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School of Law

Development, Environment and the Law in the South

Course Code:
Course Not Running 2015/16
Unit value:

This course examines environmental law in its comparative and development context. It critically examines legal strategies employed in different jurisdictions for the pursuit of sustainable development. In particular, it seeks to analyse some of the main trends in the development of environmental law in the South over the past few decades. This includes an examination of national level regulation, the role of the judiciary as well as the role of international law and institutions in the development and implementation of national environmental laws and principles.

This course includes a general part which examines some of the main trends in the development of environmental law and some of the main principles and norms informing it. This is followed by the examination of a number of different themes that are of specific relevance in the South. Examples of topics which may be covered include: 

  • biodiversity, 
  • biosafety, 
  • water,
  • air pollution and climate change,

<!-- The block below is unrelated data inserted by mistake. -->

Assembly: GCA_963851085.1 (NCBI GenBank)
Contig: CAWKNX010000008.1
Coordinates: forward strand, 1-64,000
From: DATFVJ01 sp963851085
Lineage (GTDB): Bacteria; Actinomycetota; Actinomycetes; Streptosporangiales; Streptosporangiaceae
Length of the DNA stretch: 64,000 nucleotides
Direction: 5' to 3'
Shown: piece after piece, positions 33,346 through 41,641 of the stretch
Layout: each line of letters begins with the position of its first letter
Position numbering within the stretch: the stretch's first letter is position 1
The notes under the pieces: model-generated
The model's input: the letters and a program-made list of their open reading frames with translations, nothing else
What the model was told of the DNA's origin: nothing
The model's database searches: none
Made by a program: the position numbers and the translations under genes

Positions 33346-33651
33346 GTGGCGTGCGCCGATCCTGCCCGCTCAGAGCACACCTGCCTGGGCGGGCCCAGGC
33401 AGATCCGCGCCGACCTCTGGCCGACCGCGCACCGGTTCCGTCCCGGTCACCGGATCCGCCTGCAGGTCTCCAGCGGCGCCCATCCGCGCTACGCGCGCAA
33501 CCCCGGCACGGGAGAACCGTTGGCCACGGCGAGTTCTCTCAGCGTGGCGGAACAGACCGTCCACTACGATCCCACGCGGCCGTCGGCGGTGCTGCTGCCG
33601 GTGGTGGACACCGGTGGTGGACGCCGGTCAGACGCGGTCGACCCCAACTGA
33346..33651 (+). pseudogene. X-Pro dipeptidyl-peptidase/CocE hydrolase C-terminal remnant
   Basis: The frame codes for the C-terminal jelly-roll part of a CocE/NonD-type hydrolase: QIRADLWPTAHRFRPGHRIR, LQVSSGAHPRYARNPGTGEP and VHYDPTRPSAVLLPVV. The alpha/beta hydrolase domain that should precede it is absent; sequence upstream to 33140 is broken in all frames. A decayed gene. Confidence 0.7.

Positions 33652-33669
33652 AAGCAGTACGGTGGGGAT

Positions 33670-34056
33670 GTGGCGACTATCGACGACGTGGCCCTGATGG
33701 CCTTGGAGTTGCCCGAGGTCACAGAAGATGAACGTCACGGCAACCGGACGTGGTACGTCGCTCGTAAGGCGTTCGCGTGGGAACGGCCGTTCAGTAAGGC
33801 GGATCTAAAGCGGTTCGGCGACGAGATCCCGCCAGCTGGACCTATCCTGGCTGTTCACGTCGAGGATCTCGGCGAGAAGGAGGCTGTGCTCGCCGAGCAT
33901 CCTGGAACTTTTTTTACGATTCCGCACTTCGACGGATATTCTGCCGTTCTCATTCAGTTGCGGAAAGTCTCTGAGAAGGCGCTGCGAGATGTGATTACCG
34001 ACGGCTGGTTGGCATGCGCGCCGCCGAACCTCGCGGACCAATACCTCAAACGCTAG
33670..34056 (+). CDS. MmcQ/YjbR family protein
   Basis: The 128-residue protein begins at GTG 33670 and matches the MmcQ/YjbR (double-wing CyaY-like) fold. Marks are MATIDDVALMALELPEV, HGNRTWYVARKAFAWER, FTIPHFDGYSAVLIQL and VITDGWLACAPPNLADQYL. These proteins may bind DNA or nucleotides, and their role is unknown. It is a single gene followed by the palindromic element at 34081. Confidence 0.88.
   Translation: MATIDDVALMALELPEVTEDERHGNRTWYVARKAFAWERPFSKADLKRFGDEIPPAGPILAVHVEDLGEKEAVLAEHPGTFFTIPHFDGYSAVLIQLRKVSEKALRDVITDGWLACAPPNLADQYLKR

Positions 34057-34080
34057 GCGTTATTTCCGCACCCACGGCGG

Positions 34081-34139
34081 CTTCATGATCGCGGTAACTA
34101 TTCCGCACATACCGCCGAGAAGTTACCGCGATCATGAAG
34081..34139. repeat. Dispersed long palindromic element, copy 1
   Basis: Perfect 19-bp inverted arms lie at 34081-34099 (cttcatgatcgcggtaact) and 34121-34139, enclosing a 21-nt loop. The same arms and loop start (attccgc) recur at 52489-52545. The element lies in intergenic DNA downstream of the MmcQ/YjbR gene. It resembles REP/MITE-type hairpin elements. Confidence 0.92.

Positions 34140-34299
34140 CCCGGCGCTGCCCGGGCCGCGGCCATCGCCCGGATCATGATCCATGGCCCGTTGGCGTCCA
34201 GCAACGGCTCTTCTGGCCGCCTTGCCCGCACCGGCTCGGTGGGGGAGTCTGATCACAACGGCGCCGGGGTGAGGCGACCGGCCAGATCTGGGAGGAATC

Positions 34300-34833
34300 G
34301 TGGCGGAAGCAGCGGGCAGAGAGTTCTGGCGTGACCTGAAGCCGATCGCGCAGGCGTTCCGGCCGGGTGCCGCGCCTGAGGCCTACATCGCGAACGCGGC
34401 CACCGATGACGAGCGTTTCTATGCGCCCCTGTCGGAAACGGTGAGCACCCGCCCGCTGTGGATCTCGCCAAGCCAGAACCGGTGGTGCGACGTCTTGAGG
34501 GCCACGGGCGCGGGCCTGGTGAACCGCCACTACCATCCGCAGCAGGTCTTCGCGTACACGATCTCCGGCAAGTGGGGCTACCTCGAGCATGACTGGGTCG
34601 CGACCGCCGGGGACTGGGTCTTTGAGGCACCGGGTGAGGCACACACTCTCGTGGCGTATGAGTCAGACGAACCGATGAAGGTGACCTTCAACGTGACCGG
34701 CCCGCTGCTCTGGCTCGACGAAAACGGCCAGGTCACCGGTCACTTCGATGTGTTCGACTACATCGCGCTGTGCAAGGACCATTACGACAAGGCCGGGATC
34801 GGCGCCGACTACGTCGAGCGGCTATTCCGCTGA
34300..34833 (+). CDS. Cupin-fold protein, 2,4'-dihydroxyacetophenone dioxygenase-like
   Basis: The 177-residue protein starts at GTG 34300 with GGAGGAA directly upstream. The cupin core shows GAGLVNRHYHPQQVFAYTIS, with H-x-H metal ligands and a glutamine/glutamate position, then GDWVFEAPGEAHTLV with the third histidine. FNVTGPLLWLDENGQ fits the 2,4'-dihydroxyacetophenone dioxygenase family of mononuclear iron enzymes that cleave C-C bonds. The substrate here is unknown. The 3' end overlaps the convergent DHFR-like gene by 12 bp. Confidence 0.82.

• forests, 
  • dams,
  • the role and impact of international institutions and multinational enterprises.

Objectives and learning outcomes of the course

The course seeks to provide students with an overall understanding of environmental regulation in its broader context. It provides an introduction to the basic structure of environmental law, the links between environmental regulation and development and the broader political, social and economic dimensions that inform environmental regulation. The course will seek to provide both general and specific analysis of environmental law. This will be achieved through a combination of general analysis and case studies, including comparisons between different countries and regions of the world.

Method of assessment

90% coursework (two essays of 4,500 words each); 10% presentation in class.  All coursework may be resubmitted.